On June 25, the Federal Reserve is scheduled to give their annual report on the balance sheets of our nation’s banks. These “stress tests” are assessments of how prepared banks are for various economic scenarios. And this year, there will be an extra “sensitivity analysis” related to the novel coronavirus.
Although banks are expected to pass the tests easily, there is some concern about what the results may mean for dividends and buybacks. Virtually every publicly traded bank cut its buyback programs at the onset of the Covid-19 pandemic. But there is concern that the Fed may ask banks to cut back on their dividends to shore up their bottom line.
This is concerning to investors because one of the primary reasons to invest in bank stocks is because they pay out a reliable dividend. But while that may be a valid concern, there are a few bank stocks which look to be a solid buy regardless of what the Fed decides.
The first stock I’m looking at is Bank of America (NYSE:BAC). Bank of America was a symbol of the excesses that led to the financial crisis in 2008. But the bank has gotten its act, and its balance sheet, in order. And that’s why they look to be a solid buy.
BAC trades at a very healthy 1.2x its tangible book value which at the moment is about $170 billion. To put that in context, it’s about three times higher than it was in the 2008 financial crisis. If you look at the stock by using the current ratio or the debt-equity ratio, the stock also passes with flying colors.
Yet despite being having their financial house in order, the stock is cheap by historical standards. The concern for BAC investors will be the same for all bank stocks. The bank set aside $3.6 billion in the first quarter to cover its forecasted loan losses. However, if the economy does not bounce back as quickly as hoped for, the company may find its reserves to be insufficient to cover loan defaults.
One bank that is considered to be among the best in terms of quality is JPMorgan (NYSE:JPM). One of the reasons for the company’s success is the leadership of Jamie Dimon, the only one of the big bank executives to still be in their position after the financial crisis.
Like Bank of America, JPMorgan is well capitalized with a tangible book value of $180 billion. And its ratios look great. The bank has a proven history of delivering innovation that drives profits. As proof of that, over the past five years, JPMorgan has delivered 7% of compounded annual growth in revenue and 11% of compounded annual growth in earnings.
JPMorgan shares got a boost on June 25 as the Federal Reserve announced it would loosen its restrictions on the Volcker rule that will allow a bank like JPM to make large investments into venture capital and similar funds.
The bank has a dividend yield of 3.68% and will pay out the next dividend payment on July 31, 2020.
The last of the three stocks for you to consider is U.S. Bancorp (NYSE:USB). At 4.35%, the company has one of the more attractive dividend yields among the big banks. And based on cash flow, U.S. Bancorp only pays out 34% of its cash flow as a dividend. The company will enter its ex-dividend period on June 29 which means that current shareholders can count on a nice dividend in July.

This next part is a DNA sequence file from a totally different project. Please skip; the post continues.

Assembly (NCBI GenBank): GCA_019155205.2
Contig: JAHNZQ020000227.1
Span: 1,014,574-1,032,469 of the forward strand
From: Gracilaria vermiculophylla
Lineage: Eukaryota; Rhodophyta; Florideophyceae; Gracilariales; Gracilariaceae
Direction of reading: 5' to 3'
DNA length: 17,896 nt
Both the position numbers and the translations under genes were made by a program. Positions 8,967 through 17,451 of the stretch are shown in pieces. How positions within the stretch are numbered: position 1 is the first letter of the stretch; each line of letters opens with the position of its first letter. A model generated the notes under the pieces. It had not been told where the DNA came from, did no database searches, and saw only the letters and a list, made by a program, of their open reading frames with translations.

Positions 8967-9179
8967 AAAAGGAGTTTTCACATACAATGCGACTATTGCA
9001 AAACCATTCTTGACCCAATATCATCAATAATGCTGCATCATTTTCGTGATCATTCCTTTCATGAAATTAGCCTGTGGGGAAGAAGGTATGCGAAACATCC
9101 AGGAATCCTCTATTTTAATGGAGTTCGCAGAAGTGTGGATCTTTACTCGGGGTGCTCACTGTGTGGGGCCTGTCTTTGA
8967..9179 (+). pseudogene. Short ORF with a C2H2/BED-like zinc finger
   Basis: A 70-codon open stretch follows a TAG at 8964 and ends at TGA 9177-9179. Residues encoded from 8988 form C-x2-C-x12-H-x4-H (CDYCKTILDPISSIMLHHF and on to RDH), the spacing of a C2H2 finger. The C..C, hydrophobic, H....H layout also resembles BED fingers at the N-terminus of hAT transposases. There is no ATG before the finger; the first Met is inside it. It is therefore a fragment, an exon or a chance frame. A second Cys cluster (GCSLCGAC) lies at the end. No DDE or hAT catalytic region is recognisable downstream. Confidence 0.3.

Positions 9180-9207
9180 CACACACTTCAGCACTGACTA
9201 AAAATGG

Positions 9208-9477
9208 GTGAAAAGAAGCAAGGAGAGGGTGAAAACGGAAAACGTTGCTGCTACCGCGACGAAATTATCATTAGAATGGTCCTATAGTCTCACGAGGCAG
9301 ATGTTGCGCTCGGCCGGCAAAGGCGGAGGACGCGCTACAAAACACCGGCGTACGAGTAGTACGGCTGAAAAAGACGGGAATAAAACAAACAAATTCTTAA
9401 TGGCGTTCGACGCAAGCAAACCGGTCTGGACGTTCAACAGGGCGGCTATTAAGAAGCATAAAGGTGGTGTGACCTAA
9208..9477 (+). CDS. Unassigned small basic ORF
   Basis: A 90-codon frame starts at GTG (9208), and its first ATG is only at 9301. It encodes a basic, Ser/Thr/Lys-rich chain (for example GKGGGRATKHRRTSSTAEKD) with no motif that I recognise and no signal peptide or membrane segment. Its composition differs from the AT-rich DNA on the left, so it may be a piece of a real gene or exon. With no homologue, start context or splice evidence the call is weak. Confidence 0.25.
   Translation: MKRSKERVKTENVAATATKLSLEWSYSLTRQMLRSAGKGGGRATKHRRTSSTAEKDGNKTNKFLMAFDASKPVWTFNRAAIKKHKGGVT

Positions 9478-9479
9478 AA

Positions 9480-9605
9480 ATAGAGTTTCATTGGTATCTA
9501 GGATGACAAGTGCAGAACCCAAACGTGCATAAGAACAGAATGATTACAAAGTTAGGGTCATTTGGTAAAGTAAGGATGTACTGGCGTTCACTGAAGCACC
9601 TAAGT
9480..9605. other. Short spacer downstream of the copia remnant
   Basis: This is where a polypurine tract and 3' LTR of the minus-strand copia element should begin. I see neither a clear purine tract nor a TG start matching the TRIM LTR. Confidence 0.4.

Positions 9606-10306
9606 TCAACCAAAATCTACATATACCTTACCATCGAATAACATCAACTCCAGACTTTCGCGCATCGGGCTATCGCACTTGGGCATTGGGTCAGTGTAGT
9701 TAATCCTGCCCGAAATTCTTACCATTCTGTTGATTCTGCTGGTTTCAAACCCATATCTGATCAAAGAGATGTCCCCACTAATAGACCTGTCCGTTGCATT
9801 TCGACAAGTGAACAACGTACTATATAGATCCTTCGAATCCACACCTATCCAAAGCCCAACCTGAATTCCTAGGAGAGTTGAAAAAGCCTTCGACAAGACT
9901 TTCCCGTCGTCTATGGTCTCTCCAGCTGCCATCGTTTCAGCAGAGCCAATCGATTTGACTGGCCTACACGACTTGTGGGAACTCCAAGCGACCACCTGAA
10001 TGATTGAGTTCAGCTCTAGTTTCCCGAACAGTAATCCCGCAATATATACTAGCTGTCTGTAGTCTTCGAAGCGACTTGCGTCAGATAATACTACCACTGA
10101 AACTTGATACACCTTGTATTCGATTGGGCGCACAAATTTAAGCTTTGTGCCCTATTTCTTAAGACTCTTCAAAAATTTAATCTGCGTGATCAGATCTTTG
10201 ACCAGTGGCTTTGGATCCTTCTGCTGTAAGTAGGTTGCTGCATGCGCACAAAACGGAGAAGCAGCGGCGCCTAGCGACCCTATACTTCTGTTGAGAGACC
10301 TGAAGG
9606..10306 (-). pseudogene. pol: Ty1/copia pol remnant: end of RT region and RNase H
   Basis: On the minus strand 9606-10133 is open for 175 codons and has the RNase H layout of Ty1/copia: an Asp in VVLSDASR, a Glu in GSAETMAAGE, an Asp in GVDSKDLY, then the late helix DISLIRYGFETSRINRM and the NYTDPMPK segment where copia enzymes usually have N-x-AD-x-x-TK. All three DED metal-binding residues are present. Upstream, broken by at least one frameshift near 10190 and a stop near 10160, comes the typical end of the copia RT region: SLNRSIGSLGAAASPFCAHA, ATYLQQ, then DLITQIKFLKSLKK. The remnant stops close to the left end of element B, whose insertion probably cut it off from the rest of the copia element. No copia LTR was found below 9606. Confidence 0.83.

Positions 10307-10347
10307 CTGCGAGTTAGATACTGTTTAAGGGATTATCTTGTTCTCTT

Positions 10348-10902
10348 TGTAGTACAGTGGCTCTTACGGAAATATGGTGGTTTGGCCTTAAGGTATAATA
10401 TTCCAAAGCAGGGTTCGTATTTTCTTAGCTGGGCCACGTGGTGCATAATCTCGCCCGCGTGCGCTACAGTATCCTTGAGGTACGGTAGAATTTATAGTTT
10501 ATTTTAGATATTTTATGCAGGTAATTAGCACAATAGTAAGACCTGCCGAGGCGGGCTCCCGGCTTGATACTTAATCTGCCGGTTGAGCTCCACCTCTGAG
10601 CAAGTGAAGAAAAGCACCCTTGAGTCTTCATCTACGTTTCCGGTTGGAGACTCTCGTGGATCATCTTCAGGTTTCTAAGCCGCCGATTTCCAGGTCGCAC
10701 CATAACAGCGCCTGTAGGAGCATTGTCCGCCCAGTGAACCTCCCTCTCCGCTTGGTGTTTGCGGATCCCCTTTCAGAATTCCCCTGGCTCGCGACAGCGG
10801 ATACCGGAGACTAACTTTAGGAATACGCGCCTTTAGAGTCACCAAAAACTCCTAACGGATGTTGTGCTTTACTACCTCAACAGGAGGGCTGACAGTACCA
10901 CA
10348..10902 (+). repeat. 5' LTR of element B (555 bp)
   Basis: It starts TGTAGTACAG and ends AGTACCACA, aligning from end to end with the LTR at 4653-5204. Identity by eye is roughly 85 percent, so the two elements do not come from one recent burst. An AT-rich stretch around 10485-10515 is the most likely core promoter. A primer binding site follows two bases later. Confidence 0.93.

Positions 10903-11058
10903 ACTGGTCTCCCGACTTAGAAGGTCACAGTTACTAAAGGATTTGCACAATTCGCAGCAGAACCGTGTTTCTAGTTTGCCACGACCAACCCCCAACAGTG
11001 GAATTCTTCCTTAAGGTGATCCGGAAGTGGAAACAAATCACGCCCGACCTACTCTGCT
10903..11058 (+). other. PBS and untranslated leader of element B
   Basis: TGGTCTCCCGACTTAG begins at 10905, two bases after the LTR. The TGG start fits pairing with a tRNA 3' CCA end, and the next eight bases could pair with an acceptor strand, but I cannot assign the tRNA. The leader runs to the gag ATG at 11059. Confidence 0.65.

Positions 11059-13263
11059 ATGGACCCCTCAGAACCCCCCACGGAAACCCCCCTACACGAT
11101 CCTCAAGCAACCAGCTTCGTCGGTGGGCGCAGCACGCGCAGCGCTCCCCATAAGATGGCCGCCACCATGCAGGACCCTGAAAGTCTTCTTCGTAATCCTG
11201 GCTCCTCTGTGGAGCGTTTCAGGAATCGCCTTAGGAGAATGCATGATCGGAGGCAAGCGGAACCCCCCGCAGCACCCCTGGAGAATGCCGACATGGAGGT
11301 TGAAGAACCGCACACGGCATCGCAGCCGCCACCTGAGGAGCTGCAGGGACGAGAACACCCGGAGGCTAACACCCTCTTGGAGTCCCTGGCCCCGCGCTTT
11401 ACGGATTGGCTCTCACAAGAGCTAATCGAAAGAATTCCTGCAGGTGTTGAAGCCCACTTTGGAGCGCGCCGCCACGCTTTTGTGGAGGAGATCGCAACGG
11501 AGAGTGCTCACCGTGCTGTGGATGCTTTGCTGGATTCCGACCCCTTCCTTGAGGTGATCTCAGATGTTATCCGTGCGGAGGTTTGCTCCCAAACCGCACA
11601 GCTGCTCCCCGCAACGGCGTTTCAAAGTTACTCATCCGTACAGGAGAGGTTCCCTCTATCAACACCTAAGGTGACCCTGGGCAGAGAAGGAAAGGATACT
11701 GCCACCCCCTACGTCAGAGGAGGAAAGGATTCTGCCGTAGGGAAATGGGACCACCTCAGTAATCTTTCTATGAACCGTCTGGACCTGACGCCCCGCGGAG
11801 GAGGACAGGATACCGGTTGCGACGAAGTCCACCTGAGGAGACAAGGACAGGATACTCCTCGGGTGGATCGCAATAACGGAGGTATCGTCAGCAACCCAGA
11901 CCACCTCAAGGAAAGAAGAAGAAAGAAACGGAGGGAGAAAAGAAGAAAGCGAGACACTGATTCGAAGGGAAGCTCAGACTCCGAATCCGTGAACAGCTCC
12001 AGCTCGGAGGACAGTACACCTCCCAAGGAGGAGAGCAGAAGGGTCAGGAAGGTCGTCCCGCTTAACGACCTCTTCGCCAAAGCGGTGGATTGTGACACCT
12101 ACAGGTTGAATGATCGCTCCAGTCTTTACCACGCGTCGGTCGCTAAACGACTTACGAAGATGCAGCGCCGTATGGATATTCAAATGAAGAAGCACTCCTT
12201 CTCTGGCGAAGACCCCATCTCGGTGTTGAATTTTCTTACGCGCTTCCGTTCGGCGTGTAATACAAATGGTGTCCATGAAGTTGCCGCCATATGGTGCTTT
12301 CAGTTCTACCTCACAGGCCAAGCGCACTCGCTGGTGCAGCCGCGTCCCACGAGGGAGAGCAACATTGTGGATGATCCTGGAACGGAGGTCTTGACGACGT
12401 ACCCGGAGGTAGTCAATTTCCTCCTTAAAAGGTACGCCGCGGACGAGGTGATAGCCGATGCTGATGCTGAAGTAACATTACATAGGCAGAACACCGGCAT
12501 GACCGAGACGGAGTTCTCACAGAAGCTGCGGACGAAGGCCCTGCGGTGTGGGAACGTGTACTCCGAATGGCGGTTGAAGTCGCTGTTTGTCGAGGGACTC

The Swiss bank made news recently by suggesting that as much as one-third of its staff may work from home permanently even after the Covid-19 pandemic eases. The company is currently looking into ways for employees to return to their offices in a staggered approach.
This is not the great recession
It took several years, but bank stocks have largely regained the investors’ trust. And although economic downturns always make investors nervous about bank stocks, this is one time when banks can honestly say they’re not the problem.
In fact, due to customers depositing their stimulus checks, many banks are well-capitalized. This is not 2008 where the Federal Reserve was pumping liquidity into the banks.
Yes, lower interest rates through 2021 (at least) is not an ideal condition for the banks. And the possibility of a recession may put stress on revenue and profits. But unlike in 2008, banks went into the pandemic from a position of strength.
And with that in mind, you should not hesitate to invest in these three bank stocks that look to be well-capitalized despite the pandemic.
Companies Mentioned in This Article
Restaurant Stocks That Still Look Tasty As the Economy Reopens
As part of our national response to the Covid-19 pandemic, many Americans considered it their patriotic, if not moral, duty to support the restaurant industry. And while many consumers were intensely focused on their small, local restaurants, the national chains were still open for business during this time.
And the reality is that the national chains are going to be the most adaptable to whatever pace of economic recovery we see. Hopes for a “V” shaped recovery have pretty much gone out the window. The new model suggests a stair-step recovery may be the best-case scenario.
The worst case scenario for the restaurant industry will be one where different regions of the country are subject to rolling lockdowns. In a business with notoriously low margins, an open/close, open/close recovery would be disastrous.
It’s one reason why I’m not sure I would be diving into restaurant stocks right now. But the same was being said of airline stocks and cruise line stocks. And sure enough, discount investors have been trying to invest in these stocks.
But as all 50 states have now re-opened in some fashion, it’s not unlikely that restaurant stocks are drawing attention from investors. We’ve put together this presentation that highlights seven restaurant stocks that you should consider looking at if you want to dive into this sector.
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